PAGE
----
The cases in which the courts have found no constitutional protection (as of 1985) include: Brown v. Trench, 787 F.2d 167 (3d Cir. 1986) (county's assistant director of public information); Tomczak v. City of Chicago, 765 F.2d 633 (7th Cir.) (first deputy commissioner of department of water), cert. denied, 474 U.S. 946, 106 S. Ct. 313, 88 L. Ed. 2d 289 (1985); Shakman v. Democratic Organization of Cook County, 722 F.2d 1307 (7th Cir.) (superintendent of employment for Chicago park district), cert. denied, 464 U.S. 916, 104 S. Ct. 279, 78 L. Ed. 2d 258 (1983); Livas v. Petka, 711 F.2d 798 (7th Cir. 1983) (assistant state's attorney); Mummau v. Ranck, 687 F.2d 9 (3d Cir. 1982) (per curiam) (assistant district attorney); Sweeney v. Bond, 669 F.2d 542 (8th Cir.) (fee agents), cert. denied, 459 U.S. 878, 74 L. Ed. 2d 143, 103 S. Ct. 174 (1982); Ness v. Marshall, 660 F.2d 517 (3d Cir. 1981) (city solicitor and assistant solicitor); Nekolny v. Painter, 653 F.2d 1164 (7th Cir. 1981) (question of fact whether senior citizens' coordinator was policymaker), cert. denied, 455 U.S. 1021, 72 L. Ed. 2d 139, 102 S. Ct. 1719 (1982); Committee to Protect the First Amendment Rights of Employees of the Department of Agriculture v. Bergland, 200 U.S. App. D.C. 11, 626 F.2d 875 (D.C. Cir. 1979) (state directors of Farmers Home Administration, state executive directors of Agricultural Stabilization and Conservation Service) (pre-Branti), cert. denied, 447 U.S. 921, 65 L. Ed. 2d 1113, 100 S. Ct. 3012 (1980); Ecker v. Cohalan, 542 F. Supp. 896 (E.D.N.Y. 1982) (deputy park commissioner); Brunton v. United States, 518 F. Supp. 223 (S.D. Ohio 1981) (state director of Farmers Home Administration).

TORRUELLA, Circuit Judge (Dissenting).

I continue to adhere by my views expressed in Perez Quintana v. Gracia Anselmi, 817 F.2d 891, 893 (1st Cir. 1987) (dissenting); Rosado v. Zayas, 813 F.2d 1263, 1267 (1st Cir. 1987) (same); and in Jimenez Fuentes v. Torres Gaztambide, 807 F.2d 236, 248 (1st Cir. 1986), cert. denied, 481 U.S. 1014, 107 S. Ct. 1888, 95 L. Ed. 2d 496, 55 U.S.L.W. 3711 (1987) (same).

The majority finds today that the function of the Public Buildings Authority ("PBA") is "at least potentially" one that concerns partisan politics, and that the job of Regional Director involves "at least a modicum of policy making responsibility." Because the majority concludes that plaintiff's discharge in 1985 did not violate "clearly established" law, defendant is immune from a Section 1983 damages action. See ante at 13, quoting Mendez-Palou, 813 F.2d at 1259 (a defendant enjoys qualified immunity unless it was clearly established that employees in the particular position at issue . . . were constitutionally protected).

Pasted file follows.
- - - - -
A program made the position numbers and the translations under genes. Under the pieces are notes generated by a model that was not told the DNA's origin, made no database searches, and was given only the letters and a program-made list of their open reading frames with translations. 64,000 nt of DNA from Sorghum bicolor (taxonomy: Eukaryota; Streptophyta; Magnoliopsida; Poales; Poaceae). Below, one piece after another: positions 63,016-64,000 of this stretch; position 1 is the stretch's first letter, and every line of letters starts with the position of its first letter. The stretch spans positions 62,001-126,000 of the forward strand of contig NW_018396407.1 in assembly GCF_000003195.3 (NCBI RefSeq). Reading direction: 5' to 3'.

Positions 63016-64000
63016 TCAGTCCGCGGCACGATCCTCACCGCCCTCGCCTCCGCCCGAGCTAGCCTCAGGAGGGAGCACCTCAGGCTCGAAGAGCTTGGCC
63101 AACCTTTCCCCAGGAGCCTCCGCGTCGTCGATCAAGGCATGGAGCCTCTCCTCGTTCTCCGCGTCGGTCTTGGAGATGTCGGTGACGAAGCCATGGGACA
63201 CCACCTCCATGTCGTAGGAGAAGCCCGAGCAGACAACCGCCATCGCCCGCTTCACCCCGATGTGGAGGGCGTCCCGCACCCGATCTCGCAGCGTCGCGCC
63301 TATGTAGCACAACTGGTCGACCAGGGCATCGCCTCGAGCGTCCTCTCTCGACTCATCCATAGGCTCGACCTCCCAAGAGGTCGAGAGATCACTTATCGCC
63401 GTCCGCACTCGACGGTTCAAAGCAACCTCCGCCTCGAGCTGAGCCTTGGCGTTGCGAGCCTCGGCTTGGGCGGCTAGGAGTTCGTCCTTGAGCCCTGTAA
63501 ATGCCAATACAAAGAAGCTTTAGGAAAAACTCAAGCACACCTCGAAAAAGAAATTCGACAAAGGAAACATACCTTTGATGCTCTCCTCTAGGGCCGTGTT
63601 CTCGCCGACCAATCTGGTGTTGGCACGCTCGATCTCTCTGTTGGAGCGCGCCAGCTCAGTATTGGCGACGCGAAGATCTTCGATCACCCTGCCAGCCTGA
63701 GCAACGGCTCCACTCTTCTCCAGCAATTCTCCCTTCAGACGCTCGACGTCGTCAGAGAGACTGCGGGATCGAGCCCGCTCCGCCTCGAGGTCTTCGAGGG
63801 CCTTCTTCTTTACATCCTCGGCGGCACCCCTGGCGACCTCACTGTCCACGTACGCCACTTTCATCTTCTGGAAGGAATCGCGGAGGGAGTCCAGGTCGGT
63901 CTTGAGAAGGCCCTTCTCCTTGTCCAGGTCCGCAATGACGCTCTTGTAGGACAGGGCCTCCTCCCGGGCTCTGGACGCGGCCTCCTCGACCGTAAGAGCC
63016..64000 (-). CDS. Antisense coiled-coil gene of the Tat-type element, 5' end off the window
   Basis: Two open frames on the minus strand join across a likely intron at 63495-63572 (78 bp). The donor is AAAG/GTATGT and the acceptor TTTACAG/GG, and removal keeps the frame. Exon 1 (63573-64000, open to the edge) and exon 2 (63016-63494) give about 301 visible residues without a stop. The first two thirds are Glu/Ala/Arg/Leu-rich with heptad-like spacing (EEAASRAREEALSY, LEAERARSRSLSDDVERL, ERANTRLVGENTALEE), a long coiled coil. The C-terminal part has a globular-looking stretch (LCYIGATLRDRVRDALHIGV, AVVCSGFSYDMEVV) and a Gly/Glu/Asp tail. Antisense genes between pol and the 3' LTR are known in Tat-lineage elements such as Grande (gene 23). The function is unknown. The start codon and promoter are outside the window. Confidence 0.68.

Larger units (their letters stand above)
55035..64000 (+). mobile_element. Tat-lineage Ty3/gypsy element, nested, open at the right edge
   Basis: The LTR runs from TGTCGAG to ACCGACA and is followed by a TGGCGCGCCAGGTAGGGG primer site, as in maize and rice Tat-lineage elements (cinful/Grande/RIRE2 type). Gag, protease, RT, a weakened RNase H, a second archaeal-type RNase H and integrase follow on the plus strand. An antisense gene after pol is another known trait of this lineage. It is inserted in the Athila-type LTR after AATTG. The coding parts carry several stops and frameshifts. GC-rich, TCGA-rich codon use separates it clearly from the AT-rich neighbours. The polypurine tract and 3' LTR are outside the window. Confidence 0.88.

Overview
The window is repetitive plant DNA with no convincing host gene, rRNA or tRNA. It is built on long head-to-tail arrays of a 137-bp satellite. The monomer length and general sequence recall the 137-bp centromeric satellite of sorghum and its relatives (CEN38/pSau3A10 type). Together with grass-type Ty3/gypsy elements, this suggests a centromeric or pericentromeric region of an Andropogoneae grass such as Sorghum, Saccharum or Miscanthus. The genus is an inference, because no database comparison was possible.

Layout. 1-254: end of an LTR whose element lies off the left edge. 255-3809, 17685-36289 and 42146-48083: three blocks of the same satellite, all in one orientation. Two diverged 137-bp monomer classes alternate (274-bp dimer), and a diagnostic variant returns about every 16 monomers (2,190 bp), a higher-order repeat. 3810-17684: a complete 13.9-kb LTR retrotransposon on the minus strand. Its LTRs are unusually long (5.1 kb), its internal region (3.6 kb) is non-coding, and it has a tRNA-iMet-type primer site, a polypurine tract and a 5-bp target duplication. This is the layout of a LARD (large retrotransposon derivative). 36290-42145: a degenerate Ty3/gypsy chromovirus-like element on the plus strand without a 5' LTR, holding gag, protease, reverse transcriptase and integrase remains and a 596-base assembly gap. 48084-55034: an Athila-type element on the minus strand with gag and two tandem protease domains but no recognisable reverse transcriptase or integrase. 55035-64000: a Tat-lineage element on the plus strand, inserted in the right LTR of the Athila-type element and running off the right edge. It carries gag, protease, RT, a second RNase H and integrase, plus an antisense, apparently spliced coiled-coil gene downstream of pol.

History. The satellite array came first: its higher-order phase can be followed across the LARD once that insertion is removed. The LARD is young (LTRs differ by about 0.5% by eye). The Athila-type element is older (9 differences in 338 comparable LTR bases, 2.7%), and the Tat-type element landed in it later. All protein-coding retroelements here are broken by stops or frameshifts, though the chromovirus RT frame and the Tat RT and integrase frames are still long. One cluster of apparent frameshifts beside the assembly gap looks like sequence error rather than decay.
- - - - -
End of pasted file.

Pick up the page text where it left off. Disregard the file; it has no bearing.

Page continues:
I have objected before that this watered-down version of Branti creates a "dragnet from which no governmental position can escape," precisely because "politicians can potentially disagree on anything and everything." Rosado, 813 F.2d at 1268. As applied, this ad-hoc non-standard suggests that the law is unsettled until the position itself, that is, Regional Director of the PBA for the Aguadilla Region, has been litigated before the federal courts. Even this court has been unwilling to go that far in other civil rights cases. In fact the Supreme Court recently ruled otherwise. See Anderson v. Creighton, 483 U.S. 635, 55 U.S.L.W. 5092, 97 L. Ed. 2d 523, 107 S. Ct. 3034 (1987); Hall v. Ochs, 817 F.2d 920 (1st Cir. 1987). In Anderson the Court, in particularizing the meaning of "clearly established" law, found:

The contours of the right must be sufficiently clear that a reasonable official would understand that what he is doing violates that right. This is not to say that an official action is protected by qualified immunity unless the very action in question has previously been held unlawful, but is to say that in the light of preexisting law the unlawfulness must be apparent.

483 U.S. 635, 107 S. Ct. 3034, 97 L. Ed. 2d 523, 55 U.S.L.W. at 5093.

Of course, if it was "clearly established" at the time that certain domestic employees performing ministerial duties could not be fired for political reasons, Vazquez Rios v. Hernandez Colon, 815 F.2d 830 (1st Cir. 1987), the illegality of the discharge in this case, too, should have been apparent in 1985. The PBA's main function is to maintain and to renovate the public infrastructure. The agency is analogous to a janitorial service company in the private sector whose functions do not stimulate political discord. And the defendant has not met the burden of proving that the Regional Director position, as manager of Puerto Rico's public janitors, is one requiring political affiliation for its effective performance. The uncontroverted facts upon which the majority relies show that the Regional Director offers "technical advice" in regards to the construction and conservation of projects within the region and oversees the execution of contracts with other government agencies. See ante at 15. Regardless of his bombastic title and minimal supervisory responsibilities, the duties of this job are measured strictly by technical or professional criteria, much like the administrative technocrat in de Choudens v. Government Development Bank, 801 F.2d 5 (1st Cir. 1986), cert. denied,, 481 U.S. 1013, 107 S. Ct. 1886, 95 L. Ed. 2d 494, 55 U.S.L.W. (1987), for whom no party affiliation is prescribed. When I compare the work performed by the present appellant with that in de Choudens in which we refused to allow partisan political considerations to prevail as applied to a senior vice-president of the Government Development Bank, I cannot but conclude that we are but one small step away from openly reversing not only that decision but also Branti.

I respectfully dissent.